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Plaintiff F.K. appeals the trial court's December 11, 2018 order granting summary judgment to defendant Integrity House and dismissing her complaint with prejudice. The trial court determined that defendant was entitled to immunity from plaintiff's negligence action under New Jersey's Charitable Immunity Act ("the Act"), N.J.S.A. 2A:53A-7 to -11. On appeal, plaintiff contends that the amount of private contributions received by defendant, roughly $250,000 or 1.26% of annual revenue, is too insignificant to entitle defendant to charitable immunity.
"Charitable immunity is an affirmative defense, as to which, like all affirmative defenses, defendants bear the burden of persuasion." Abdallah v. Occupational Ctr. of Hudson Cty., Inc., 351 N.J. Super. 280, 288 (App. Div. 2002). The court concludes that defendant did not present sufficient evidence to support its entitlement to the affirmative defense of charitable immunity. The summary judgment record does not allow for a conclusive determination as to the source and use of Integrity House's funding. Therefore, the court is unable to determine whether Integrity House receives substantial funding from private contributions or relieves the government from a burden it would otherwise have to perform, as is required to be entitled to charitable immunity.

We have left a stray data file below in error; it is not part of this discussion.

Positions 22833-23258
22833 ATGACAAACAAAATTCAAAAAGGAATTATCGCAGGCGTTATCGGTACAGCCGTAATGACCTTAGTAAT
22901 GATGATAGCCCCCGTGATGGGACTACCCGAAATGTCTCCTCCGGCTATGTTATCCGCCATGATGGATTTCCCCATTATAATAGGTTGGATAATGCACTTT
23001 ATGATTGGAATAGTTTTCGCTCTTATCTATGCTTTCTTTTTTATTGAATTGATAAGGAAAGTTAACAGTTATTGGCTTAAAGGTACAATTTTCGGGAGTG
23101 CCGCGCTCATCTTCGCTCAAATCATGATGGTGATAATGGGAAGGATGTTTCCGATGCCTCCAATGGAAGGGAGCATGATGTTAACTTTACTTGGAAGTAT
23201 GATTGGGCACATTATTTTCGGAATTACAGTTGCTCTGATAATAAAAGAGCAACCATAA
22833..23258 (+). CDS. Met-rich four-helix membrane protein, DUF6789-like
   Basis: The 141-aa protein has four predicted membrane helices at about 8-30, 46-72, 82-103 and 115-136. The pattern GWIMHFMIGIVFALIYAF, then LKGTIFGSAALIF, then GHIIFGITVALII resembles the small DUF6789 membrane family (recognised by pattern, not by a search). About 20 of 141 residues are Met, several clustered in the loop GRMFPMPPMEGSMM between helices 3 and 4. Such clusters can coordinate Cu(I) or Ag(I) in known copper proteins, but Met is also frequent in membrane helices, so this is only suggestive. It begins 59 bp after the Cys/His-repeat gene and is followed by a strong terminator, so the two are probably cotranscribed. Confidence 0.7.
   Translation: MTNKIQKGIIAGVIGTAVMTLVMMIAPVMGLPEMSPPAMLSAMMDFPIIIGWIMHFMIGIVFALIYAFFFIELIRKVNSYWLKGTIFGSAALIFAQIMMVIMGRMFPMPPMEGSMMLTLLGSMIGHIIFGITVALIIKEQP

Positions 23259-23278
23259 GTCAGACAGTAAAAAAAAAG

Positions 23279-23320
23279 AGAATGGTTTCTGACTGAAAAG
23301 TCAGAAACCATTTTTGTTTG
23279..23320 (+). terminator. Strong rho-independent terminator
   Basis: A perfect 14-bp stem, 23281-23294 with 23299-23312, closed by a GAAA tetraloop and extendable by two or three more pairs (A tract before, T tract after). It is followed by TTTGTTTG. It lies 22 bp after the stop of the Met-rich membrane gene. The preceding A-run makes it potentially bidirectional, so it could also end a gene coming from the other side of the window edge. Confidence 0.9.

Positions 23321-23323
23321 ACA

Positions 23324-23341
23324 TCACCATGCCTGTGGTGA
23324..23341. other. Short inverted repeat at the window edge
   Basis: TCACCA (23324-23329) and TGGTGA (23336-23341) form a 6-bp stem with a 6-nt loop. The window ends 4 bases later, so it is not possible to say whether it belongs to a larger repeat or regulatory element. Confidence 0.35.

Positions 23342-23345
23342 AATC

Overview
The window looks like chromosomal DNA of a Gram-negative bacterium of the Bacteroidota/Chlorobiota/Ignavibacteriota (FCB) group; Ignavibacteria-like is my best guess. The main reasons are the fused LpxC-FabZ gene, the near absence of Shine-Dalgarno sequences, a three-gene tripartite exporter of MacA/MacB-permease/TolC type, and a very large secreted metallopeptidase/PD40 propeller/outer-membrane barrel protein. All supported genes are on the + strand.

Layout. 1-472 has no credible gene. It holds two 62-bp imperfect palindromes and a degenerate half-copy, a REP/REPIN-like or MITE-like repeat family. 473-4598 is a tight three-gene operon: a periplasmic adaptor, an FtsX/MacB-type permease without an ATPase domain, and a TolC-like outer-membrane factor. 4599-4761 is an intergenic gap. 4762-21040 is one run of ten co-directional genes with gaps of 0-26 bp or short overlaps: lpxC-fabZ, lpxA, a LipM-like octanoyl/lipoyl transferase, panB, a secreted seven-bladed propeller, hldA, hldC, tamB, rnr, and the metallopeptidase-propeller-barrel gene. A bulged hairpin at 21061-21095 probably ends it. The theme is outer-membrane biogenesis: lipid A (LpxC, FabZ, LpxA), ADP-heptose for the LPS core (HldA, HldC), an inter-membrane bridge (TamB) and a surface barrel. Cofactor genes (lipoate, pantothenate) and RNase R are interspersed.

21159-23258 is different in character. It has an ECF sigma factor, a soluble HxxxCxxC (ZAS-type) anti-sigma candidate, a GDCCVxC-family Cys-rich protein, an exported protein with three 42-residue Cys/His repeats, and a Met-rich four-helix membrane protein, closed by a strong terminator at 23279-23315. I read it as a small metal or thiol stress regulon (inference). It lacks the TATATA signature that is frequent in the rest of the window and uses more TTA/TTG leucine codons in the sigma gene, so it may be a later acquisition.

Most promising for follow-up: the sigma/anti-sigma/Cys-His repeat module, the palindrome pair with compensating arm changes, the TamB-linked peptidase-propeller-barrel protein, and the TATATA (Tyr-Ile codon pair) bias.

In addition, although a determination of the specific percentage of funding Integrity House receives from private contributions is not necessary for the court's analysis, the court notes that no published case has granted charitable immunity to a non-religious, non-educational entity with such a small portion of funding from private contributions.
Accordingly, the court reverses the trial court's grant of summary judgment.